It’s no secret this tax season is proving a little more … “costly” for everyday Southern California taxpayers. If you can find any solace in that reality, know that you are not alone.

Due to changes made through the 2018 Tax Cuts and Jobs Act (TCJA), many Americans find themselves in a position of issuing payment to the IRS. For a lot of people, it is uncharted territory.

I will be addressing this today. Especially for those who have had difficulty with a tax problem in the past, making sure that we are all squared away for THIS YEAR is a critical step.

You should know something: Helping you through tax season is something we love to do. Why? Because we love forming relationships with people like you, and helping you understand the ins and outs of filing/paying your taxes.

If you dread this time of year, give it a more personable touch and reach out for our direct assistance. No matter where you are on the spectrum (i.e. “I have no idea what I’m doing” to “I normally do taxes on my own, but the last couple years have given me some serious trouble”), we really do love to help.

Now, on to making sure you’re squared away this year…

How Southern California Taxpayers Can Pay Taxes Online in 2019

“Death, taxes and childbirth! There’s never any convenient time for any of them.” -Margaret Mitchell

Before I dive in on how to pay taxes online, I saw something recently that you might be interested in…

What’s the current state of our tax nation? In short, living in the Dakotas might be underrated and away from some of the noise, but come tax season both North and South Dakota came out on top as the states who will owe the most in taxes this season. According to recent data, the Dakotas are followed by some usual suspects … states with higher incomes who end up paying more in taxes. Take a look at the top ten:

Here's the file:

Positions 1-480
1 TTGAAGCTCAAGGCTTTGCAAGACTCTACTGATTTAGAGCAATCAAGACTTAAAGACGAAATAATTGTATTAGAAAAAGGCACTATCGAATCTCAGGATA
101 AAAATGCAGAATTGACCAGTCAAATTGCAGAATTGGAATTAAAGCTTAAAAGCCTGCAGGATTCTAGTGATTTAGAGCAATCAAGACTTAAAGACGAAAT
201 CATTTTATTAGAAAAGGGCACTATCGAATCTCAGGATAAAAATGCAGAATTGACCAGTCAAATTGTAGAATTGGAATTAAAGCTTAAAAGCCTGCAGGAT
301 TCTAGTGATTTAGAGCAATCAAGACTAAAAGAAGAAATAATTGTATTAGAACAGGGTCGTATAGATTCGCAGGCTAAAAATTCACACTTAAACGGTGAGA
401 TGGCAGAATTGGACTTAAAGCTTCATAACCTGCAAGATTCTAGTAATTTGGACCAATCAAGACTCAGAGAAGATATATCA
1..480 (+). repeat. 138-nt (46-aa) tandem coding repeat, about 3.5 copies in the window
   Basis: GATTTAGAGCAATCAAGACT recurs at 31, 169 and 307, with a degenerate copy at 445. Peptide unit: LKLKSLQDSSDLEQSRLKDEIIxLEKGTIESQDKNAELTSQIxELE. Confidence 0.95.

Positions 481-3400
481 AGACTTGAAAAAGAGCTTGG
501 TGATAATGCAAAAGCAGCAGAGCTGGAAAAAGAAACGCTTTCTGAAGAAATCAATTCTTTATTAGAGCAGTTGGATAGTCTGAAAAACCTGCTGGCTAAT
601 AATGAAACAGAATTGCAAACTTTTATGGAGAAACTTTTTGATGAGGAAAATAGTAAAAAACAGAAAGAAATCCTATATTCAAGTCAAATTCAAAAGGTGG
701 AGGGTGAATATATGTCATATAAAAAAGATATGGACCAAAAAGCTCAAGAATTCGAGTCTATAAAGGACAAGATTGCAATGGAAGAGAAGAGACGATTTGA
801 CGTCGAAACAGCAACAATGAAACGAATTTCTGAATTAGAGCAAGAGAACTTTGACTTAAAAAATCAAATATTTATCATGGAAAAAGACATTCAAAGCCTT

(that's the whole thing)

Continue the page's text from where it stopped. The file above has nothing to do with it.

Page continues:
1. North Dakota
  2. South Dakota
  3. Massachusetts
  4. Connecticut
  5. Washington
  6. New Jersey
  7. District of Columbia
  8. Nevada
  9. California
  10. New Hampshire

As to where you can pay your tax fees, and how to streamline the process using various online/offline resources, here. we. go.

IRS Direct Pay: This is one of the easier, more straight-forward options you have to pay. Simply link the payment to your checking or savings account, and you’re good to go.

Electronic Federal Tax Payment System: Although this seems a little old school today, it was once the high-tech way to pay. If you’ve been using it for years, I get it. If you’re new to the EFTPS game, you’ll need to sign up before using.

Credit or Debit Card: This is how many pay, and it will seem the most appealing, which is understandable. But know that fees often accompany this option … depending on the company you go with.

Check or Money Order: Again, a more old school option. But if you see either method as “ole reliable”, then I can’t argue with you. Make sure your payments are made out to United States Treasury (or U.S. Treasury), not the Internal Revenue Service (IRS).

Pay the IRS a Visit: With all the aforementioned ways to pay, this is the most personable yet effort-filled option. Take the check you wrote OR CASH (!) to pay your taxes at an IRS office near you.

So there you have it. We are in the heart of the season, and I hope you have filed already. But if life has been crazy … I get it. Please give me a call if I can help. In the meantime, know we are all forking over a little extra money this year. It’s a good time to remind ourselves that there’s more to life than money.

So enjoy the turn of Spring, get outside with friends and family, and enjoy today’s (hopefully) beautiful weather.

Put us in your corner.



David Barnes

(714) 541-4338

Barnes Accountancy Corporation